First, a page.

Regional: I was head coach of the south east U15 and Cork U15 girls inter regional teams. Our Cork team won the inter regionals in 2012. The inter-regional tournament is a great competition and I thoroughly enjoyed coaching in it but it was the process of selecting a squad of players and working on their skill level over the summer and then moulding them into a team that I enjoyed the most. I have also coached Cork inter area teams.
College: I had the pleasure of coaching UCC Women’s team for 4 years. During that timeframe we won two varsities and two leagues. College basketball is very different to school’s basketball but just as rewarding. At this age, players are normally passionate and knowledgeable in the sport and a good percentage of them are often on scholarships so the motivation levels are high. You also have the added advantage of having top class strength and conditioning facilities on campus so as a coach you have the luxury of focusing solely on planning and running effective training sessions, building team chemistry and preparing for the college league and varsities.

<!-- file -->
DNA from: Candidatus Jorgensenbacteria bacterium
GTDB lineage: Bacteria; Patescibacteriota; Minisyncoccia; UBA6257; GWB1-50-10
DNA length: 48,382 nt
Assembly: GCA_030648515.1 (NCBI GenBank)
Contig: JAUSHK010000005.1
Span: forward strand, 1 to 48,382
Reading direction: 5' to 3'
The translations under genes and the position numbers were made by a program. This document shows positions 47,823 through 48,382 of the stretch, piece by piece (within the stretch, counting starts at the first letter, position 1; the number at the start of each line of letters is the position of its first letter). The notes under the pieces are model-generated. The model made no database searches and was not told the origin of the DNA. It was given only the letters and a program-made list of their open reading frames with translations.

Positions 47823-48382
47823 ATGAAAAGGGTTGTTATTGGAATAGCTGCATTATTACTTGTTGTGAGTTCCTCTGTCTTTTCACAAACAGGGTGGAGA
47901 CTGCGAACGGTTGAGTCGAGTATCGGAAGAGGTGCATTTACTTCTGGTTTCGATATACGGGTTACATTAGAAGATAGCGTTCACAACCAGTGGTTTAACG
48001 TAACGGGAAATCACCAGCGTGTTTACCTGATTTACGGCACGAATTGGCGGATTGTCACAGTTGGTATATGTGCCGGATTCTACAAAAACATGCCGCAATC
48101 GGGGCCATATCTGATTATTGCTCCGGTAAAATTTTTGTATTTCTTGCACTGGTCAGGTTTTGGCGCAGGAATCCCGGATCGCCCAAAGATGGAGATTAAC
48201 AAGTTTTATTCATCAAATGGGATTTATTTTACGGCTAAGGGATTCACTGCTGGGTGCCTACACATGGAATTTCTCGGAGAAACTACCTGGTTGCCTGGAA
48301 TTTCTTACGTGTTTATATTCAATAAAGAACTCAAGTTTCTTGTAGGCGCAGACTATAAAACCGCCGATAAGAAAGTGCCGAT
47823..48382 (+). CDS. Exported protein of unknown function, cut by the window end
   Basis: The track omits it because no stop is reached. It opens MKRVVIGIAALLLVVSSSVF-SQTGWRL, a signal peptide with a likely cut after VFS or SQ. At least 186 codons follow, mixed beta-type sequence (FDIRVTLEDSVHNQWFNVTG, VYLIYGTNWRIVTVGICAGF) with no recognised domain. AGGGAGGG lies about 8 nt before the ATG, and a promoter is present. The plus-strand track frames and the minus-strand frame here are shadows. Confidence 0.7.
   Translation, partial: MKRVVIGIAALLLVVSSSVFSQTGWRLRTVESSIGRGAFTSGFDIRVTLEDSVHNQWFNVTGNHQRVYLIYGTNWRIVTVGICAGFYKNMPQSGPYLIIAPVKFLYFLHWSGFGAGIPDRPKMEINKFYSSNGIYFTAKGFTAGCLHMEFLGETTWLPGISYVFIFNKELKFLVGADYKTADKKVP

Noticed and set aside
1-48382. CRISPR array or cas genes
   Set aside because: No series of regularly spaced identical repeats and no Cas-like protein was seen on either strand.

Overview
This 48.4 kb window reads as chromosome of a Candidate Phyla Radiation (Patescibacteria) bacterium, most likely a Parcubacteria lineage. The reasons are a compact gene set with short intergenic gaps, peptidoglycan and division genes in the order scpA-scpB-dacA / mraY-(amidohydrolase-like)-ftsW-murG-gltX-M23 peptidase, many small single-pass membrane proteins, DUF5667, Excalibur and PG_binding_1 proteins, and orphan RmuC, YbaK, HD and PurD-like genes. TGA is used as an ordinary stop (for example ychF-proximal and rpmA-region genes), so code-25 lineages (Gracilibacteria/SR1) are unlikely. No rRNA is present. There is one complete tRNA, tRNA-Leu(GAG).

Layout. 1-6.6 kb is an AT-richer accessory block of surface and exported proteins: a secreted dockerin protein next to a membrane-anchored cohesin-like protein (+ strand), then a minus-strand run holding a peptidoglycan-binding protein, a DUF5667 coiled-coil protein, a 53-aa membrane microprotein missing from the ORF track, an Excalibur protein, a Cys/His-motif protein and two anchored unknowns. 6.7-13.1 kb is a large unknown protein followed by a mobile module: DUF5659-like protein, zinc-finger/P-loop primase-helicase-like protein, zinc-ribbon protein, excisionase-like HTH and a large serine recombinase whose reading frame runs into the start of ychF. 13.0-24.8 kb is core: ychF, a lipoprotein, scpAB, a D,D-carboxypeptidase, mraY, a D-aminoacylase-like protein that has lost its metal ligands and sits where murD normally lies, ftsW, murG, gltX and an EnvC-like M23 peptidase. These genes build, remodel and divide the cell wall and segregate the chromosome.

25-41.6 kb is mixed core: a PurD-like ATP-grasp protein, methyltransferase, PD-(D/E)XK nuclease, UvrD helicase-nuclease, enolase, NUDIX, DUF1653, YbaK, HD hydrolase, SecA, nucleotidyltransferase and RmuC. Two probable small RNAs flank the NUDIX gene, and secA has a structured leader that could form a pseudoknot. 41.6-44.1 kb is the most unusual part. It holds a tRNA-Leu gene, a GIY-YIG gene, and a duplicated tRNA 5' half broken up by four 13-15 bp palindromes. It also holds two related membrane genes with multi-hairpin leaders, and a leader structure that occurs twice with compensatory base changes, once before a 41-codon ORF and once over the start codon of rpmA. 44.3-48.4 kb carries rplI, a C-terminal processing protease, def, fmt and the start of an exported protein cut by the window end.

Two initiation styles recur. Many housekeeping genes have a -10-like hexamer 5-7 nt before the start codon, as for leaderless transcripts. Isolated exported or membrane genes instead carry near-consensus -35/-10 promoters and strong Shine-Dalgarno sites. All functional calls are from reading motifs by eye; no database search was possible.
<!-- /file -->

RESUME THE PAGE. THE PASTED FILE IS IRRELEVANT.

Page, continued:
Club: I started coaching club basketball with my local club New Ross Bullets. They were the first club to believe in me and give me the responsibility of taking my own underage team. Since then I have been fortunate enough to have coached underage basketball firstly with Waterford Wildcats and then with Glanmire. Both clubs have produced some incredible players over the years, and I count myself very lucky to have had the opportunity to have worked with some of them. A highlight in Glanmire was winning the U16 All Ireland with coach Joe O’Meara and winning the Cork league with Wildcats for the first time was also a special day. Wildcats basketball club in particular put so much time and effort into developing their coaches and I benefited hugely from this and always will be grateful. I also gained great super league experience with Wildcats when I served my time as assistant coach for three seasons. I am presently running the underage academy in Neptune with my husband Ger and even though it is very different as the players are much younger I’m enjoying it immensely especially since our children are academy members and Neptune is a great club to be involved with.